Pyramids of Ustroń Zawodzie to be ‘revived and expanded’ in astonishing new project
Two of Poland’s leading architects are set to revive and expand a set of iconic ‘pyramids’ built in Ustroń Zawodzie six decades ago.
Widely cited as one of the best examples of post-war modernism, work on the original buildings was rubber stamped after plans were laid down in December of 1960.
Green lighted by regional authorities in Katowice, their over-arching vision foresaw the transformation of the Beskids.
The town of Wisła would become a holiday resort whilst Szczyrk ‘the Silesian capital of winter sports’. Ustroń Zawodzie, meanwhile, was earmarked to become a spa and sanatorium complex.
To meet this end, Aleksander Franta and Henryk Buszka were recruited and this duo of architects were soon joined by Tadeusz Szewczyk. Their concept envisaged 28 pyramid-shaped buildings built over 200 hilly hectares.
Among other things, these would contain treatment facilities, patient accommodation and rehabilitation centres.
The project, however, was never fully realised. Only 17 pyramids were built (the last being put into use as recently as 1990), but despite this their extraordinary aesthetics saw them attain a legendary standing among lovers of design – so much so, they were featured in The Phaidon Atlas of 20th century world architecture.
Now, the pyramids of Ustroń Zawodzie are to be handed a new lease of life courtesy of two of the country’s best-known architects – Robert Konieczny of KWK Promes and Maciej Franta of the Franta Group.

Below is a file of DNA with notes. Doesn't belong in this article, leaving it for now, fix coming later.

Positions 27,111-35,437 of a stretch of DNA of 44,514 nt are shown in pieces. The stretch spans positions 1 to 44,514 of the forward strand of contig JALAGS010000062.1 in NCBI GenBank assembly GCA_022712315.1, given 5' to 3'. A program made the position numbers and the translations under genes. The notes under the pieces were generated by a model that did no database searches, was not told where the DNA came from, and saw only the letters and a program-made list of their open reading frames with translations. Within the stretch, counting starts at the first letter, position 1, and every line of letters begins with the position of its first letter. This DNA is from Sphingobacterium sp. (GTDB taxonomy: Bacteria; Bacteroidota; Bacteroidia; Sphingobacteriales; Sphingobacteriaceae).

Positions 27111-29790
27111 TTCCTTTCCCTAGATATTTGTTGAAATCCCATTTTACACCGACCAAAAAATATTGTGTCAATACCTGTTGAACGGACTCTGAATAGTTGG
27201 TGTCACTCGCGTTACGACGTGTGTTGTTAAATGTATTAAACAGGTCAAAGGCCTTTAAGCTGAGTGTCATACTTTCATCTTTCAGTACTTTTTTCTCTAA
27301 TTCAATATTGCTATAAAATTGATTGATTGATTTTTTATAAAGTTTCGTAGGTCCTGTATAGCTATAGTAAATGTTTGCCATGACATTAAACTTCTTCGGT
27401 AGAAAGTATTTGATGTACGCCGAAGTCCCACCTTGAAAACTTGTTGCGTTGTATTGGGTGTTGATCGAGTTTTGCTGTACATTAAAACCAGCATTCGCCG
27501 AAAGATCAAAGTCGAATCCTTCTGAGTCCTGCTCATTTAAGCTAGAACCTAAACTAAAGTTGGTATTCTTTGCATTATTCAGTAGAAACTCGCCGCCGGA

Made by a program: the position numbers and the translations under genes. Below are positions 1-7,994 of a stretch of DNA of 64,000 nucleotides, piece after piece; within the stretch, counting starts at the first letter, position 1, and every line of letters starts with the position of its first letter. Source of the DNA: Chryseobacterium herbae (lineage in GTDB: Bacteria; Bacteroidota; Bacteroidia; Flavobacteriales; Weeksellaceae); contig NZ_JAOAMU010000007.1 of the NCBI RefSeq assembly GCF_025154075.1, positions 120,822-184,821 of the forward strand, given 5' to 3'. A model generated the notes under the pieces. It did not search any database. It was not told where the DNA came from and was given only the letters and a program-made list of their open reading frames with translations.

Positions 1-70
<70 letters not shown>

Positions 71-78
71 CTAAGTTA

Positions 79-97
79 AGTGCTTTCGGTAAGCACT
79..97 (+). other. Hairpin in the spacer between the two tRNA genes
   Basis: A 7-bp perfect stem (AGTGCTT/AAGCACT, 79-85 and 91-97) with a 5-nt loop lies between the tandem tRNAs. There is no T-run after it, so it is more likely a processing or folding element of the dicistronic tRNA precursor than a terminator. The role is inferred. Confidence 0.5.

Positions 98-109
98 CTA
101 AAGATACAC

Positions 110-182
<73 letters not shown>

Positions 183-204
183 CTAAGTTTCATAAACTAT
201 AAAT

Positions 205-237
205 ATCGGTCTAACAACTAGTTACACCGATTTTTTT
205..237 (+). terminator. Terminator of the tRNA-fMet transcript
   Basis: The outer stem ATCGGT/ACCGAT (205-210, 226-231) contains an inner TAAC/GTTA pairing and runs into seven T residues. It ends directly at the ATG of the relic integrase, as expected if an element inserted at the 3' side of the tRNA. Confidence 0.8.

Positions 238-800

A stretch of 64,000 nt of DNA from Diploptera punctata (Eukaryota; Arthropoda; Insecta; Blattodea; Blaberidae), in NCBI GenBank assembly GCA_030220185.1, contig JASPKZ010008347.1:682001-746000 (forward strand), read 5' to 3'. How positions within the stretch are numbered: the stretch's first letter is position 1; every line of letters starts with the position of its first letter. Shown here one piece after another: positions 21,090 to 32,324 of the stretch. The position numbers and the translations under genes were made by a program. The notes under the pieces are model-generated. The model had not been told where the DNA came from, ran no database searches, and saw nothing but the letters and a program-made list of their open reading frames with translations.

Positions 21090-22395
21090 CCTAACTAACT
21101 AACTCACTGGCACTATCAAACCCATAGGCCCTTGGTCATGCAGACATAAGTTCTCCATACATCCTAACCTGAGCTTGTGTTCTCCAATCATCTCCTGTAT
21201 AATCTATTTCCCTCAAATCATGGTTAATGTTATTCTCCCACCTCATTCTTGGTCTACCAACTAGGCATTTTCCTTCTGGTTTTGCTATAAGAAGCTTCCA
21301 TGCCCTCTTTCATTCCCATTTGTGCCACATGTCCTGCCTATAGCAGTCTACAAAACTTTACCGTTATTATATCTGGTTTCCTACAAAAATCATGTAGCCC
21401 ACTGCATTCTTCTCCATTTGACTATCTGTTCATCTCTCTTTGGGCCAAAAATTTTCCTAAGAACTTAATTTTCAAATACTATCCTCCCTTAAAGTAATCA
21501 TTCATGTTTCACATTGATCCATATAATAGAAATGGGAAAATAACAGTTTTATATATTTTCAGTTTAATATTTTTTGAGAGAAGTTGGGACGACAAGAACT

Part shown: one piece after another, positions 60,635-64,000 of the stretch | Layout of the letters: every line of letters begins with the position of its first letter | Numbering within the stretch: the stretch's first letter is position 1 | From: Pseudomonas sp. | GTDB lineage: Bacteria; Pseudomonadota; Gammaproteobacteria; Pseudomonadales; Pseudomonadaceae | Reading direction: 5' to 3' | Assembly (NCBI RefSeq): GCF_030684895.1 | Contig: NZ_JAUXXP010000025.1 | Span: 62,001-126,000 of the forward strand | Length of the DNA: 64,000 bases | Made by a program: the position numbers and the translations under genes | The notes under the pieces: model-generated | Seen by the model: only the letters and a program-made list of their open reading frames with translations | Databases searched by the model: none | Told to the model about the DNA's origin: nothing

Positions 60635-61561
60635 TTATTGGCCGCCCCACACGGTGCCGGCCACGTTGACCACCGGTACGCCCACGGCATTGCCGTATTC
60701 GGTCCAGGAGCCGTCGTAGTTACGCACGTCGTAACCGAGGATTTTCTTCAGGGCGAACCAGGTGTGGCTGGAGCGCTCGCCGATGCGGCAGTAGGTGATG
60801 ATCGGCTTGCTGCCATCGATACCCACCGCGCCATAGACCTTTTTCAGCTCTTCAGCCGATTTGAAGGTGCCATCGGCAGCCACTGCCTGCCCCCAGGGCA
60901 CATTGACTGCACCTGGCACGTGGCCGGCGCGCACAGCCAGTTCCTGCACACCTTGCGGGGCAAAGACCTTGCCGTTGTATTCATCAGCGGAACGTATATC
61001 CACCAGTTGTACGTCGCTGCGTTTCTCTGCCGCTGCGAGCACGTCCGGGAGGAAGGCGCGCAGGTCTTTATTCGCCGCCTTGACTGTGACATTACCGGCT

Nominated twelve times for the prestigious Mies van der Rohe Award, Konieczny’s accolades have been numerous, and include the World Building of the Year (at the 2016 World Architecture Awards) for The Dialogue Centre Upheavals in Szczecin.
Franta, likewise, has also enjoyed a rash of global acclaim, not least for his recent Villa Reden project in Chorzów.
Yet despite authoring numerous projects since launching his own practice, for Franta it is this latest one that stands to be the most personal to date.
“Aleksander Franta was my grandfather,” he tells TFN, “so this was a huge thing for me to do, especially seeing that we were very close to each other.”
This angle aside, the concept of ‘continuance’ went far beyond family ties and came to act as a guiding principle for both Franta and Konieczny.
Speaking to TFN, Robert Konieczny says: “Even before I received an offer to participate in this project, I was asked by a magazine as to my thoughts on expanding the spa [editorial note: known as Konieczny’s Ark, one of his award-winning buildings can be found ‘floating’ close by]. I replied then that I liked the idea of extending it, but only if that was done with respect for the original plans.”
This philosophy, too, was shared by Franta. “This complex is so iconic, one of the biggest fears I had was tampering with it too much.”
Expansion, though, was born from necessity rather than vanity or greed.